Enhancements for the Solar Observer
Since its first day on the market, the Questar telescope had always included an off-axis metalized glass solar filter for observing the Sun in white light. At the end of the 1950s, the company introduced a full-aperture filter. But after that, Questar introduced few other accessories for the solar observer.
In the early 1990s, the company benefited from recent developments in the marketplace that brought advanced solar observing technology within reach among amateurs. Not only could an observer see the Sun’s photosphere, or “surface,” using standard glass filters. One could also observer the chromosphere, or the first layer of the Sun’s atmosphere, by using specialized filtering techniques to isolate an impossibly narrow bandwidth of light centered at the hydrogen-alpha line on the spectrum.
Beginning in the 1960s, etalons began supplanting other means for observing the chromosphere. Their compact form and relatively more accessible cost made them far more attractive to amateurs than other filtering methods. But typical etalons were still only good enough to offer passbands around one angstrom, which enabled views of prominence activity off the Sun’s limb without much else to offer the observer in terms of seeing chromospheric activity on the Sun’s disk.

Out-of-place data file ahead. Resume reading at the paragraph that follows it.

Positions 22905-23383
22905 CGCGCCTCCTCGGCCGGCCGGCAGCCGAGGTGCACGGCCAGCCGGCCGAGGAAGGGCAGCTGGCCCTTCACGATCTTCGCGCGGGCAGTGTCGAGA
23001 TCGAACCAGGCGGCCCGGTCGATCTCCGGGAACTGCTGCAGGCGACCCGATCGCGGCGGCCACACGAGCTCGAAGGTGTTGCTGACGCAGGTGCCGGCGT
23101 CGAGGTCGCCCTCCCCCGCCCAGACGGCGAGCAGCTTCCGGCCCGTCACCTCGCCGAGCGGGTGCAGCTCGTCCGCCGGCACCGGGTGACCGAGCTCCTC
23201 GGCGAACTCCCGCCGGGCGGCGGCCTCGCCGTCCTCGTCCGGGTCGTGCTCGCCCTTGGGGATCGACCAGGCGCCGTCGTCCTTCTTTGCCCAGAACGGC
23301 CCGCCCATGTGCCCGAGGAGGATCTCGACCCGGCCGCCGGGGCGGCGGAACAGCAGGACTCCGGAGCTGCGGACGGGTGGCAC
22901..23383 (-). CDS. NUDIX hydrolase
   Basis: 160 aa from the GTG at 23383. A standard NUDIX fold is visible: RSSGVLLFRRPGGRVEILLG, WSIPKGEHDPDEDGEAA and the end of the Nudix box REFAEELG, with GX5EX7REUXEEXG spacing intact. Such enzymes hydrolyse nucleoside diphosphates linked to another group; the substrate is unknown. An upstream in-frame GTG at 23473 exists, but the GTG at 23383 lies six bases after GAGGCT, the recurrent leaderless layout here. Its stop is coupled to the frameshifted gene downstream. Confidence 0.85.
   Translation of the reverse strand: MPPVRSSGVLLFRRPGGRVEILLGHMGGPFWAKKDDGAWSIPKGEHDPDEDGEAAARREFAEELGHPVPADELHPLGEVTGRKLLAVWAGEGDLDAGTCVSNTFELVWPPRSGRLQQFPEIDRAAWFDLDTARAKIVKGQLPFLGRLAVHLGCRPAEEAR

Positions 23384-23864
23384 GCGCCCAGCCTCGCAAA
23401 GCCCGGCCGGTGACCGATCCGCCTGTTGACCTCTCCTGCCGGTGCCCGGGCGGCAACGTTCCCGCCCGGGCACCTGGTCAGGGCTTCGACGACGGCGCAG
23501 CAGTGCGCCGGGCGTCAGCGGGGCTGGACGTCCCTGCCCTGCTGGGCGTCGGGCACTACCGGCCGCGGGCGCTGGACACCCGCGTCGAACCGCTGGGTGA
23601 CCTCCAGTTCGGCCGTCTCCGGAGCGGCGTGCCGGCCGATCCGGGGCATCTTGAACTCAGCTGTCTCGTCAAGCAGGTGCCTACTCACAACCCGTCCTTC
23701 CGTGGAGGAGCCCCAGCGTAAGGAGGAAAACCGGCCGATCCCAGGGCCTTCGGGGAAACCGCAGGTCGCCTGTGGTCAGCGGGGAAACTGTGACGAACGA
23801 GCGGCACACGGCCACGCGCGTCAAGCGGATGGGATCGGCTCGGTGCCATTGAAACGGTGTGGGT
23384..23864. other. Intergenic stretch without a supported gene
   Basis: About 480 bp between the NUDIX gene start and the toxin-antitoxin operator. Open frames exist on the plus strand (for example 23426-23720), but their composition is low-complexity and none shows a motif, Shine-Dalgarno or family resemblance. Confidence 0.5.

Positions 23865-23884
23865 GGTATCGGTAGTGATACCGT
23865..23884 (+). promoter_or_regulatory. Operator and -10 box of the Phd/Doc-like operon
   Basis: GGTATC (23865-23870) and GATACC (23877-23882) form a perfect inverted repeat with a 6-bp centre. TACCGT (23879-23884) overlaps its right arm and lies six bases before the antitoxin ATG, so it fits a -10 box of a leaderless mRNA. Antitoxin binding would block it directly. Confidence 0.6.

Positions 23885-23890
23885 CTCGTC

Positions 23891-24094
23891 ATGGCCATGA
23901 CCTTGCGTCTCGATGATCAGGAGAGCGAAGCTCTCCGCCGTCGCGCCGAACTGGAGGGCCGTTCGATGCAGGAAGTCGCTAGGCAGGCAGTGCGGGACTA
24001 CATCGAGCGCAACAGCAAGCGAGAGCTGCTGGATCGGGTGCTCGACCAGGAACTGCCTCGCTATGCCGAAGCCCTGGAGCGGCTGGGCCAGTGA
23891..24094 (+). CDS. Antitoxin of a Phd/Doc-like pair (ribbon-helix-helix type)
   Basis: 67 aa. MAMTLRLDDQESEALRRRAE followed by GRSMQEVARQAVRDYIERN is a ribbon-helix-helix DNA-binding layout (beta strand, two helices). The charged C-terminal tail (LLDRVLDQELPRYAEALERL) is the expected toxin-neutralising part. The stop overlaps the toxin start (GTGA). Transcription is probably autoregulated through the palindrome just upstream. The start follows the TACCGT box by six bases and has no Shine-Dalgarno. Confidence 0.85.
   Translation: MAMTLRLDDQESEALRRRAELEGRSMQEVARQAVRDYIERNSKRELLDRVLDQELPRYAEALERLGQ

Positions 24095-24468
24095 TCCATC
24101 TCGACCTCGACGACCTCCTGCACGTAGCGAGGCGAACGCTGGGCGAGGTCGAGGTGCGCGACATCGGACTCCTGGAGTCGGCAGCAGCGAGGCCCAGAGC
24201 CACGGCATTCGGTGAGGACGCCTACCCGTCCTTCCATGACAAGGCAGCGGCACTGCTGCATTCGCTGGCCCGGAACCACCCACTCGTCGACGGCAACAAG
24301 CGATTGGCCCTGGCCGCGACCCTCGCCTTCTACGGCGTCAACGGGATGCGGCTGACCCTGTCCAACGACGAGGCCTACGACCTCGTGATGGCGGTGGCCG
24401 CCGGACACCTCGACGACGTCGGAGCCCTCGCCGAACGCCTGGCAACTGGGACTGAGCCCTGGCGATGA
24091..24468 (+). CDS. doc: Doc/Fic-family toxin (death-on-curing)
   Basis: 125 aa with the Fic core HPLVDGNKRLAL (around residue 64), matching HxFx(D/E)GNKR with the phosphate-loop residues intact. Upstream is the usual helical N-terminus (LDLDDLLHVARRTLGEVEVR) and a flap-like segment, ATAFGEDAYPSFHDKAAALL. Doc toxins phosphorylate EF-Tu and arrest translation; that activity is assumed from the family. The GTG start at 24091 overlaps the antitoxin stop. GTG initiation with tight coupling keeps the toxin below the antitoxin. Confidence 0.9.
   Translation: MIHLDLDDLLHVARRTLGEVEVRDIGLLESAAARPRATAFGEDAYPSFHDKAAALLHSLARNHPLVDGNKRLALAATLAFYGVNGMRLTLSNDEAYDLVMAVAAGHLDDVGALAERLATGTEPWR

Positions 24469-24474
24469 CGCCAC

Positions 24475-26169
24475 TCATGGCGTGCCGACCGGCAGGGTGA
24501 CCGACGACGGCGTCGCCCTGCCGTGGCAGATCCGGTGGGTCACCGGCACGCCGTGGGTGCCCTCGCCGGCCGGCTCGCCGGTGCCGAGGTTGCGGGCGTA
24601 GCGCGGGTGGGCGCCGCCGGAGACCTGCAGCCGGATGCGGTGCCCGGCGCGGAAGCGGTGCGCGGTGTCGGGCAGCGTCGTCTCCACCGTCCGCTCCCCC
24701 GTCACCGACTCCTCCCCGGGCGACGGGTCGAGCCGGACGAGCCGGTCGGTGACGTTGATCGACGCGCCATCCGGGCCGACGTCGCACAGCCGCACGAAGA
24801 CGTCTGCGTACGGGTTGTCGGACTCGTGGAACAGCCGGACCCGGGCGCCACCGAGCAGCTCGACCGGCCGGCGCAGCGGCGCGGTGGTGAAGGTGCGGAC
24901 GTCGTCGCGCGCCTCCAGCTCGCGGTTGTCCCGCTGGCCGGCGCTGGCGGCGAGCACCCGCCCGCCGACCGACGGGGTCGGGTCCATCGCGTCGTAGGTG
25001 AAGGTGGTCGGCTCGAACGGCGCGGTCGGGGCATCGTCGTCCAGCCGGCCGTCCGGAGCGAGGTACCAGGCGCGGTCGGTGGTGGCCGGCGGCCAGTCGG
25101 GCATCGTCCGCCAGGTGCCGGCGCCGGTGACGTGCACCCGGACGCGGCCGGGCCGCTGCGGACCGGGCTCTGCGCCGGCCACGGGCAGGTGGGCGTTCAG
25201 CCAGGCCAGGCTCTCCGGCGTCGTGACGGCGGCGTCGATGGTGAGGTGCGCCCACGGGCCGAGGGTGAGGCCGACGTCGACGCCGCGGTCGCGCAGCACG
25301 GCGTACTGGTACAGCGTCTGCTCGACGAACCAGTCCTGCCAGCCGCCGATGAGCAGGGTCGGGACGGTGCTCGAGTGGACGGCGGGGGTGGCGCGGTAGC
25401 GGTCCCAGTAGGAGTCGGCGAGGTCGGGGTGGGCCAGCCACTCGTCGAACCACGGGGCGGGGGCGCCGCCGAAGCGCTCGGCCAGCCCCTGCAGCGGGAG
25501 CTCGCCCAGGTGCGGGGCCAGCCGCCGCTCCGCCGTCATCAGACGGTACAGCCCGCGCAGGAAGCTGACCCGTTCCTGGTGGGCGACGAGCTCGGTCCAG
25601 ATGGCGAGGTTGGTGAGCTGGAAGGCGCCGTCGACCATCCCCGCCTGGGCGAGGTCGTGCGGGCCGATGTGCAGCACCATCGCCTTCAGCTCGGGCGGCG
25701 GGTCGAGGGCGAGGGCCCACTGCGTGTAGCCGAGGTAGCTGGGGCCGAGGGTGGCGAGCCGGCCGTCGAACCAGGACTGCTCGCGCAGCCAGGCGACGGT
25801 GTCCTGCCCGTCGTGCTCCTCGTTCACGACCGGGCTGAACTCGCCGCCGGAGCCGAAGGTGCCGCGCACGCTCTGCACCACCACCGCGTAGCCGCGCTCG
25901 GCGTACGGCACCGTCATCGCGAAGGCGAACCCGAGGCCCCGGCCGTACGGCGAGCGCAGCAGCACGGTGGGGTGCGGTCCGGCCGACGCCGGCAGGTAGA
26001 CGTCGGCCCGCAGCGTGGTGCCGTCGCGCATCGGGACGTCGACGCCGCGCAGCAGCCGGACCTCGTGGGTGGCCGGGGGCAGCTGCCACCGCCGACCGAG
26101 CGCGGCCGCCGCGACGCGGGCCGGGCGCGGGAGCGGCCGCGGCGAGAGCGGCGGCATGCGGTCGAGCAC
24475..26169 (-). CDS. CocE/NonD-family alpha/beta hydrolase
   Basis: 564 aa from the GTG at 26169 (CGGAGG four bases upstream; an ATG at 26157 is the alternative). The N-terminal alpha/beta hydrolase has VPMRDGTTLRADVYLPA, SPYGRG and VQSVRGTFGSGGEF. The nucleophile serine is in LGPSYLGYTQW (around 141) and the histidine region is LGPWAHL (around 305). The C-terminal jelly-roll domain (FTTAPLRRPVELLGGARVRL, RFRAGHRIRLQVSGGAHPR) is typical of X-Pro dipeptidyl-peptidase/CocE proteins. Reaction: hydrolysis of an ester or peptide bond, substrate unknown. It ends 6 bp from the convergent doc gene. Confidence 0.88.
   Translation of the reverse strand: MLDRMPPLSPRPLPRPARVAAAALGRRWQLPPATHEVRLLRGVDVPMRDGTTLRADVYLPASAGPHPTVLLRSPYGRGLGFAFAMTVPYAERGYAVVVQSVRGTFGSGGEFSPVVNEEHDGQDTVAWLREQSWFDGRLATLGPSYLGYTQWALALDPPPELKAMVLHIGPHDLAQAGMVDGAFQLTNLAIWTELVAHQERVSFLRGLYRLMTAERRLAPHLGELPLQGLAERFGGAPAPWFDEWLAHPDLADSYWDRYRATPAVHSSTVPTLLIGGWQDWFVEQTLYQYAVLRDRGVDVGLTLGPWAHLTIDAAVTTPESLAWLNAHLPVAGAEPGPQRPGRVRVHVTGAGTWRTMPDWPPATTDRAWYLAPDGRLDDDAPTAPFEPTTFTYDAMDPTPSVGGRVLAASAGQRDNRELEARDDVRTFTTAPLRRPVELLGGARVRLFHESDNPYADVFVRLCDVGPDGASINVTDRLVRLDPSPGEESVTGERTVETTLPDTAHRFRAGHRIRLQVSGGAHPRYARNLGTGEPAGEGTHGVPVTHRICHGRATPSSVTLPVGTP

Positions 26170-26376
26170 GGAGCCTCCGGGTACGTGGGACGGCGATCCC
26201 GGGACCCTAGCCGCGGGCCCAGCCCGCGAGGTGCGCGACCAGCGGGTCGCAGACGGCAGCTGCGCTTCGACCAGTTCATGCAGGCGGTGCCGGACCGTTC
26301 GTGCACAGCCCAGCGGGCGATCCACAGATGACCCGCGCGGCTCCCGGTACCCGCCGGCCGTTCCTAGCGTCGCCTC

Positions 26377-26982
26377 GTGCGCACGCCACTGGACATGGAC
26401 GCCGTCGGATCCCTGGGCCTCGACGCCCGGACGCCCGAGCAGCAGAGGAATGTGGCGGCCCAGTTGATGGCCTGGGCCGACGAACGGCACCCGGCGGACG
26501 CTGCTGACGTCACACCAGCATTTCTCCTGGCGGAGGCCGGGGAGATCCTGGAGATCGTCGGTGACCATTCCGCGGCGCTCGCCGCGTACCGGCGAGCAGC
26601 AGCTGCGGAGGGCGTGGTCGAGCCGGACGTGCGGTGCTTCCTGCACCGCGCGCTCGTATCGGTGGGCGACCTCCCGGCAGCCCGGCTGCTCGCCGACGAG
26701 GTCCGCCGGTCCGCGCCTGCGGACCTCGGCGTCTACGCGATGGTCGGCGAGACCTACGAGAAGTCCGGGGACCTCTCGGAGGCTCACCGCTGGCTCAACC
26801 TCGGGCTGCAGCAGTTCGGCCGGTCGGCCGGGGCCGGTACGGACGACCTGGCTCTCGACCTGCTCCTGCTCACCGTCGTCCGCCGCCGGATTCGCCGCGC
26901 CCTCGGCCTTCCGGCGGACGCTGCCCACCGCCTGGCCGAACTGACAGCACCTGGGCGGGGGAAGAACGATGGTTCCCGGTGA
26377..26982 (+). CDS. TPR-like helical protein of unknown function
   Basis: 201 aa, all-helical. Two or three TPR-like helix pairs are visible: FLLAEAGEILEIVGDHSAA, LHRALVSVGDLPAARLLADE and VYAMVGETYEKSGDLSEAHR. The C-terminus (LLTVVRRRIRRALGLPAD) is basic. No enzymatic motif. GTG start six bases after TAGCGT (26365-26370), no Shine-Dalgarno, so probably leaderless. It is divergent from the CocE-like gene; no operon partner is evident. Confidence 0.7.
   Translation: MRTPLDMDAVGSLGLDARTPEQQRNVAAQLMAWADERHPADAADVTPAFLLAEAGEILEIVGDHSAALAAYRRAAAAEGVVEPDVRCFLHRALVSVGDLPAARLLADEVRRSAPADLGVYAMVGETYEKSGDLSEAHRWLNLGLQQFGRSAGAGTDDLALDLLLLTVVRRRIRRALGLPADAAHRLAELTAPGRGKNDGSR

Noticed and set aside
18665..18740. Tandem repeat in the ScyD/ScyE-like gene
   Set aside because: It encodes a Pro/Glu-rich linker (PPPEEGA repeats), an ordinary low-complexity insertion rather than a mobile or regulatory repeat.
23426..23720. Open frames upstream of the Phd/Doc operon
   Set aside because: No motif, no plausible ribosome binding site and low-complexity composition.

The situation changed in 1975, when Del Woods founded DayStar Filter Company and began producing sub-angstrom etalons that could be attached to ordinary telescopes. Although their cost made them possibilities only for educational and institutional clients, over time that cost fell to the point where amateurs could afford to purchase them.
In the wake of the total solar eclipse that occurred between Mexico and South America on July 11, 1991, Questar paved the way for a new product that incorporated recent developments in solar filtering technology. Touting the features of the Questar’s telescope that made it well-suited for solar observing and eclipse chasing—its compact size, long focal ratio, and its included solar filter accessory—the company used its advertisement in the July 1991 issue of Sky and Telescope to tease readers about how Questar’s aperture “enhances the performance of the Hydrogen Alpha filter.” The company offered no other details.